For many supporters of the club, initial reaction to the news was one of sadness. Only a few short years have passed since Romanov triumphantly cancelled Robinson's plan at a general meeting, where his lieutenant Sergejus Fedotovas, now a club director, made an emotional appeal to the fans, quoting the words of the Hearts Song: "It's down at Tynecastle we bide."
But there is a significant difference this time, certainly compared to Robinson's scheme, and it is a difference which probably ensured that a lot of that initial sadness soon gave way to a more philosophical attitude. That difference is the consultation of supporters.
Under the slogan "Tynecastle: Not Fit For Purpose", Robinson told those supporters that there was no alternative to making the short hop to Murrayfield. Now, by contrast, Romanov has said that he wants to listen to those supporters, that Tynecastle will still be considered as an option - and that there may well be many alternatives, in terms of the location of any new stadium and the facilities which could be on offer there.
That willingness to ask fans what they think is not only a welcome contrast to the high-handedness shown by Robinson, it also makes economic sense. There is no point in moving your address if your customer base refuses to move with you.
In that sense, if enough fans insist they would not follow the club elsewhere, it could still be the case that Tynecastle will remain the most financially viable home for Hearts.
But the club, after years of work on various regeneration plans for the current ground, have found that, provided the fans can be kept on board, a move makes more and more economic sense. And the questionnaire launched yesterday on the Hearts website makes that clear, albeit in fairly subtle ways.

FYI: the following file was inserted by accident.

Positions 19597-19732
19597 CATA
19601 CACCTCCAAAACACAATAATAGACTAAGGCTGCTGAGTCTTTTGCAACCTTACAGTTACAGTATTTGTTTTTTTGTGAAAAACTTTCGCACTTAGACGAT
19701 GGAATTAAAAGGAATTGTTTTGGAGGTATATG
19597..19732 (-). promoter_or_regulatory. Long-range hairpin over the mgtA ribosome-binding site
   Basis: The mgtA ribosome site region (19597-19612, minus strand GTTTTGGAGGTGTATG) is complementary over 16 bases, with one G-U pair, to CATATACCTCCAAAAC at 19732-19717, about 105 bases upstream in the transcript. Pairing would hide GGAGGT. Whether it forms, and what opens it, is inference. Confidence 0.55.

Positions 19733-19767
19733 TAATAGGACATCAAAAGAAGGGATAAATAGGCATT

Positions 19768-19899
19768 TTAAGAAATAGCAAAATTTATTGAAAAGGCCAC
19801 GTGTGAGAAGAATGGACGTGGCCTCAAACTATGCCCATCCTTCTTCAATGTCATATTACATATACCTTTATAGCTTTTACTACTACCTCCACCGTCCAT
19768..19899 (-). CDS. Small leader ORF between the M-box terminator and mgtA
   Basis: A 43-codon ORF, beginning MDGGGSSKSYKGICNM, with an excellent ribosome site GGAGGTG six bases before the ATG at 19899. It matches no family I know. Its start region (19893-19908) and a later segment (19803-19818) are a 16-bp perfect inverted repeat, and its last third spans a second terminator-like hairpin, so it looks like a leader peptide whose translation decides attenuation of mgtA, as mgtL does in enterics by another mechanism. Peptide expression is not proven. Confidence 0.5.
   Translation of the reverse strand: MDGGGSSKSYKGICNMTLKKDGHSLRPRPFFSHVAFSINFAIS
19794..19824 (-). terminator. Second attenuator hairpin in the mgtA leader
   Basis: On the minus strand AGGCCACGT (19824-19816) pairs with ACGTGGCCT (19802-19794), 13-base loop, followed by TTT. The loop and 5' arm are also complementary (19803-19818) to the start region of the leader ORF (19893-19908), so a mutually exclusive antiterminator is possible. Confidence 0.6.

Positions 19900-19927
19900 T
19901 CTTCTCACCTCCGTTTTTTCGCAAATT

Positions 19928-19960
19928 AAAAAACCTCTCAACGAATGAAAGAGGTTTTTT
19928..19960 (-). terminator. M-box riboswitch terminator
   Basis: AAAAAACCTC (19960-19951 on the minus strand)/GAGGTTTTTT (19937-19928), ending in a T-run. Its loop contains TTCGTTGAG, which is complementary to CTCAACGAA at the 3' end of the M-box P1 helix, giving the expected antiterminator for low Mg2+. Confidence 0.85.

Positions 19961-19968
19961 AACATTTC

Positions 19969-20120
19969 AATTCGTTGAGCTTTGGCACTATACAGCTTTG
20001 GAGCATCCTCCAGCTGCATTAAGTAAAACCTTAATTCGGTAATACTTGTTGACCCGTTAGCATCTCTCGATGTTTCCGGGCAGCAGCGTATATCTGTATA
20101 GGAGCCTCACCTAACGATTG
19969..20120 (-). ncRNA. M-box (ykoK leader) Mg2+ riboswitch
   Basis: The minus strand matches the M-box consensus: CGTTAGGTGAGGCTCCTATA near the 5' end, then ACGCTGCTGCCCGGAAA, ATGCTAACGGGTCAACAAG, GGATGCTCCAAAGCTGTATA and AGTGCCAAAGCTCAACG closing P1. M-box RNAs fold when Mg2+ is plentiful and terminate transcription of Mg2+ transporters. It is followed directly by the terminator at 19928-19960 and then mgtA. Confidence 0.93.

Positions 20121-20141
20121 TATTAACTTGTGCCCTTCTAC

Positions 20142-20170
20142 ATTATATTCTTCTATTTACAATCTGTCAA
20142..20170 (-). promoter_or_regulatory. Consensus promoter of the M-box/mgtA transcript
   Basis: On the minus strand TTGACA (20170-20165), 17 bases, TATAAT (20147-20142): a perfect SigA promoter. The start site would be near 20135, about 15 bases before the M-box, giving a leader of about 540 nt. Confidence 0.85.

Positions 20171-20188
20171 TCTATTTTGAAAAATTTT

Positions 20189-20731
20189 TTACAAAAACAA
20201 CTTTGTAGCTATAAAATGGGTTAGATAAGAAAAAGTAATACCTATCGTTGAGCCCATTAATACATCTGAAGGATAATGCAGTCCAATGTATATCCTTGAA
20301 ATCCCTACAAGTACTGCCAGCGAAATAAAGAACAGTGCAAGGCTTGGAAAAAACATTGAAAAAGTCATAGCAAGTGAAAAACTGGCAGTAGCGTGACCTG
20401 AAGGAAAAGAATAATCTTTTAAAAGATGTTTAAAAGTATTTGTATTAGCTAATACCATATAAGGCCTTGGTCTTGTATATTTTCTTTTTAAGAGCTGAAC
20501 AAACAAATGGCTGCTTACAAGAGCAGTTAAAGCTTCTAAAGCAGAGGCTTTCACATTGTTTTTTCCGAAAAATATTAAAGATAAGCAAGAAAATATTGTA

"This questionnaire has been compiled to gather your views and preferences on the proposed redevelopment of Tynecastle Stadium," the introduction to the survey begins on www.heartsfc.co.uk. But the headline of the article is New Stadium Questionnaire, and just about every question within it is about what supporters would like within a new stadium.
The ideal for many fans might be that they would like to see a 40,000 capacity, a bar, some restaurants, a library, an exhibition space and many other resources all contained within a completely rebuilt Tynecastle, but the implication is clear.If you want such resources, and if you want Hearts to have the kind of modern stadium that other clubs both within Scotland and further afield already have, please reconcile yourself to the idea that it may not be possible to house it all in that cramped space just off McLeod Street.
Beyond that obvious nudge in the direction of a move, the survey genuinely seems to be an open one.
Nothing has been ruled in or out, other than the insistence that Hearts, whether as sole owners or joint owners, would have the requisite control over any new venue - another fact which is starkly different to what would have been the case at Murrayfield, where rugby would have had priority.
Vitalijus Vasiliauskas, the director who has been in charge of the planned redevelopment of Tynecastle, did offer the odd steer yesterday in an interview on Hearts TV, saying that a new ground should be very near to the club's present home.
"Walking distance" was the phrase he used, although it should be said that one person's walking distance is another's implausibly long trek. At present, it is impossible to think of anywhere within, say, a 20-minute walk of Gorgie where a new ground could conceivably be sited.
In that regard, the former chairman Les Deans made a salient point yesterday: Tynecastle, he said, was effectively out of town when it was built. If the club has to move westwards again, so be it. That sentiment is one with which most Hearts supporters appear to agree.